The Town of Dumfries

           
St. Michael's Bridge          

The River Nith


The Robert Burns Center

          
                 A New Bridge

The Nith rises and falls with the Solway tide and flows through the town of Dumfries, about forty miles east of the Cree.  There are plaques on the side of St. Michael's Bridge bearing the arms of Dumfries and Maxwelltown.  Dumfries was Robert Burns's home later in his too brief life.  An 18th-century watermill houses a museum dedicated to his last years.  A walk from there to St. Michael's Kirk took us to his home church.

Rev. Patrick Linn

 

The Kirkyard

St. Michael's Kirk

 

 

The Kirk

 

Linn Inscription


 

Original Burns Gravesite

 

For over 1,300 years, a Christian church has stood on this spot.  In 1715, Rev. Patrick Linn was made Minister of Dumfries, in which service he remained until his death in 1731.  When the present edifice was built in 1746, his tombstone was moved from its original location and placed in an outside wall of the building. It reads in part that he preached “in publick with uncommon eloquence, undaunted courage and impartial freedom to the edification of many” and was “faithfull in every relation, of a truely Christian spirit ...”

Robert Burns' remains have been moved from his original gravesite to a prominent corner of the kirkyard and placed in a mausoleum, which unfortunately we failed to photograph.

 

From St. Michael's Kirk, we strolled down Burns Street.  My attention was caught by a large white house with the words "Burns House" on its side.  I immediately took a photo.  Turning around, we both noticed an elderly man sitting on a bench across the street, grinning like the Cheshire Cat.  I couldn't imagine what was so amusing.  Then I noticed that on the building I'd just photographed, beneath the words "Burns House," was an arrow pointing across the street.  There was the real home of the Bard, plaques and all.

The Burns House

Robert Burns died in that home on 21 July 1796, a heart ailment claiming his life at the age of thirty-seven.  After a few moments, we left the charming town of Dumfries and drove north through the River Nith valley. A mere seventeen miles brought us to the Queensberry Estate and its famous castle.

Drumlanrig

Aptly described as "the Versailles of Scotland," this castle's name means "fort on the long ridge."  Built between 1679 and 1691 on the site of an earlier Douglas stronghold, its grand architecture and stately grounds put it in league with the famous French palace.  The surrounding 120,000-acre estate includes a country park, Victorian gardens, and tenant farms.  Inside the castle, the emblem of a heart is seen in the structure of a number of rooms, associating the clan with Robert the Bruce.  In the 14th century, according to legend, Sir James Douglas honored his dear friend and sovereign's dying request by carrying his embalmed heart in a casket on a crusade to the Holy Land.  Stricken on the way by an enemy's  arrow,  Douglas hurled the casket onto the field ahead of him and shouted, "Forward, brave heart!"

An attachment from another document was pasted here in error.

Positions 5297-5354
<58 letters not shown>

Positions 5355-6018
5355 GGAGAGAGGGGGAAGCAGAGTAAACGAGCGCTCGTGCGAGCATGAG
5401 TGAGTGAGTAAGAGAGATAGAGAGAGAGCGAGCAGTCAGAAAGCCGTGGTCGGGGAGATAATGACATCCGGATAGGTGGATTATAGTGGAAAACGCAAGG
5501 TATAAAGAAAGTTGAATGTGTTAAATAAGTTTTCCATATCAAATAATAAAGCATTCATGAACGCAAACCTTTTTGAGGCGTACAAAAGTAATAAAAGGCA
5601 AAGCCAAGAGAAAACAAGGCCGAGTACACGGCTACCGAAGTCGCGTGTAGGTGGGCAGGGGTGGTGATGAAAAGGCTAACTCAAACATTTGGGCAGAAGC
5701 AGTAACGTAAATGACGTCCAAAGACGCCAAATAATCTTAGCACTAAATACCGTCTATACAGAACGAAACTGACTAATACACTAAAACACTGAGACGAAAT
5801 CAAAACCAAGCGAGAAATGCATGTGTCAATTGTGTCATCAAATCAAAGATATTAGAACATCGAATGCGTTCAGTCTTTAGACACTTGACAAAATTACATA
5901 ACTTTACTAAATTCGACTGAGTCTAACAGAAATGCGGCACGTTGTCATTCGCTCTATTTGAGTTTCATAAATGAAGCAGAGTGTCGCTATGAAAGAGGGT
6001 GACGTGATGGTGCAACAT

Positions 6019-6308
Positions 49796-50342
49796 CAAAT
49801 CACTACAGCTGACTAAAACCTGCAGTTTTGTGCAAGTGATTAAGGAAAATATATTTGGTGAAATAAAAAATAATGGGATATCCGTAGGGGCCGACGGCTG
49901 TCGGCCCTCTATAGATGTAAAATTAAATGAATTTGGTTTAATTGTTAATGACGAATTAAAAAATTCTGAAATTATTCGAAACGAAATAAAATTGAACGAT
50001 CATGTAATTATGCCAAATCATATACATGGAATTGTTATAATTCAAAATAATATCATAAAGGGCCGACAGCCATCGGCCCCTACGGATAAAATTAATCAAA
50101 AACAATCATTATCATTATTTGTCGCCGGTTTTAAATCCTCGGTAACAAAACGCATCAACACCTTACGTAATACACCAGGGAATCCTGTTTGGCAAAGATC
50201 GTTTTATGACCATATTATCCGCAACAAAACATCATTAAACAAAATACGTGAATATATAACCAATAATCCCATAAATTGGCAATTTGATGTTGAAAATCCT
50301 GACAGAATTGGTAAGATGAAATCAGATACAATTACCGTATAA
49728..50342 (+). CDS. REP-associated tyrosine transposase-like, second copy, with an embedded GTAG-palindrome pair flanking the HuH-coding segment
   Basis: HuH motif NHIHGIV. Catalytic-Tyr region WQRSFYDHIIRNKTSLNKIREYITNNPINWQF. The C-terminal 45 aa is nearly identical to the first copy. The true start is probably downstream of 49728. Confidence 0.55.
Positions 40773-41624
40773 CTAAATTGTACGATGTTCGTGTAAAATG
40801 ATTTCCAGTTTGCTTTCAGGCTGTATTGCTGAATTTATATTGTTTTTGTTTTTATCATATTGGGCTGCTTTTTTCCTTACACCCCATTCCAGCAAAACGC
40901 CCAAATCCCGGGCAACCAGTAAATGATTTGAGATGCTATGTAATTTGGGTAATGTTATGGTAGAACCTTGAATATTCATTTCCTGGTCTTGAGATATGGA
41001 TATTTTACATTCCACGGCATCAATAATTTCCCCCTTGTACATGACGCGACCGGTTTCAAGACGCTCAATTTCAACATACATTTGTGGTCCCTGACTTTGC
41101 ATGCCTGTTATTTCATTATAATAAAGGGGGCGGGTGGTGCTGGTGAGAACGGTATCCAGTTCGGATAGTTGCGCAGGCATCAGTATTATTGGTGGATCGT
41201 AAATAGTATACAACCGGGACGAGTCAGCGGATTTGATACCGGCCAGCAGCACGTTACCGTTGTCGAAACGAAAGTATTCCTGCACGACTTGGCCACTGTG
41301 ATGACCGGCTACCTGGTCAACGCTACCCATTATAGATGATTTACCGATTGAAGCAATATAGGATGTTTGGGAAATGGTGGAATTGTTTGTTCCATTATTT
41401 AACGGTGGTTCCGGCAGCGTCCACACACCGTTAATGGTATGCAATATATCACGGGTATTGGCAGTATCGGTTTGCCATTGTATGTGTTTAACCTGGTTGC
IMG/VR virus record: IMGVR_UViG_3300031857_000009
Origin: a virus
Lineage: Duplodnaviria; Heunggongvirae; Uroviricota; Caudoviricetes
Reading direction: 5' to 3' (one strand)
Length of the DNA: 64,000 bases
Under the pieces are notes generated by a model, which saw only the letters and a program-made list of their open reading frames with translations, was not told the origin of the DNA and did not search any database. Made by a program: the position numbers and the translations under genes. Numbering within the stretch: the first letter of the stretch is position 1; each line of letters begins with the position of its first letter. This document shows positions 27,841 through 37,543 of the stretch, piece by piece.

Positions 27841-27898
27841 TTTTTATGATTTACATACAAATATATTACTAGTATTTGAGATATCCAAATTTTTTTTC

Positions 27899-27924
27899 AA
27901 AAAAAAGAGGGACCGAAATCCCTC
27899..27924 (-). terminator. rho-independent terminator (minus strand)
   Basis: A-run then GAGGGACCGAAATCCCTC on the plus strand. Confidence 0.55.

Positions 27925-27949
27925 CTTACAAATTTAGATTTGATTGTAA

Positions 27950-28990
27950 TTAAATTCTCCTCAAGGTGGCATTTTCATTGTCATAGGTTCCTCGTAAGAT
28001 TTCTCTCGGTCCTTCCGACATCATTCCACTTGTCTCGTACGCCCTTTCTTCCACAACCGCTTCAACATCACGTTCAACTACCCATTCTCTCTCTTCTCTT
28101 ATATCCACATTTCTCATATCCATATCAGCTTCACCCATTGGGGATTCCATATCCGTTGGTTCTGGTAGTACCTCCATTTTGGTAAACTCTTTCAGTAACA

The next four centuries proved the loyalty of the Douglas clan to the Stewart kings until, finally, one room at Drumlanrig became an overnight respite for Prince Charles Edward Stuart.  It was 22 December 1745, and Bonnie Prince Charlie was retreating northward from England with 2,000 of his Highlanders.

One of several Clan Douglas castles, Drumlanrig serves in part as the Dumfriesshire residence of the clan chief ~ the Duke of Buccleuch and Queensberry.  For that reason, no photographs of the interior are allowed.  However, the architecture, history, and gardens of Drumlanrig provide a full day of enjoyment.  If you visit, be sure to also enjoy the Tea Room!  We did, and then resumed our travels.  Just a mile or two farther north, we arrived at a grey stone church which seemed picturesque, but we learned it also had a bit of history.  Well, no surprise that.

 

Durisdeer Kirk

Daniel McMichaels' Grave

In the village of Durisdeer, on the western edge of the Lowther Hills in Dumfriesshire, is this fine stone kirk built by the first Duke of Queensberry in the late 17th century.  The Duke and Duchess both are buried at the kirk, but the grave pictured here is that of a martyred Covenanter.  His epitaph consists of two parts on a single stone, the first inscribed in one direction and the second perpendicular to the first. The first records the place, cause, and year of his death, along with a Bible reference.  The second delivers a striking message:

 

DANIEL McMICHAEL, MARTYR SHOT DEAD AT DALVEEN BY SIR JOHN DALYEL FOR HIS ADHEREING TO THE ~ WORD OF GOD CHRIST'S KINGLY GOVERNMENT IN HIS HOUSE: AND THE COVENANTED WORK OF THE REFORMATION AGAINST TYRANNY PERJURY AND PRELACY. 1685. REV:12·1_

AS DANIEL CAST WAS IN LYONS DEN FOR PRAYING UNTO GOD AND NOT TO MEN SO LYONS THUS CRUELLY DEVOURED ME FOR BEARING WITNESS TO TRUTH'S TESTIMONY. I REST IN PEACE TILL JESUS REND THE CLOUD AND JUDGE TWIXT ME AND THOSE WHO SHED MY BLOOD.

 

Set behind the original flat stone is an upright commemorating a memorial service held 57 years after McMichael's death.  More images of Durisdeer can be seen at: http://www.undiscoveredscotland.co.uk/durisdeer/durisdeer/index.html.

Finally, we continued on our way back to Craigadam, stopping to pick up fish and chips at a local pub.

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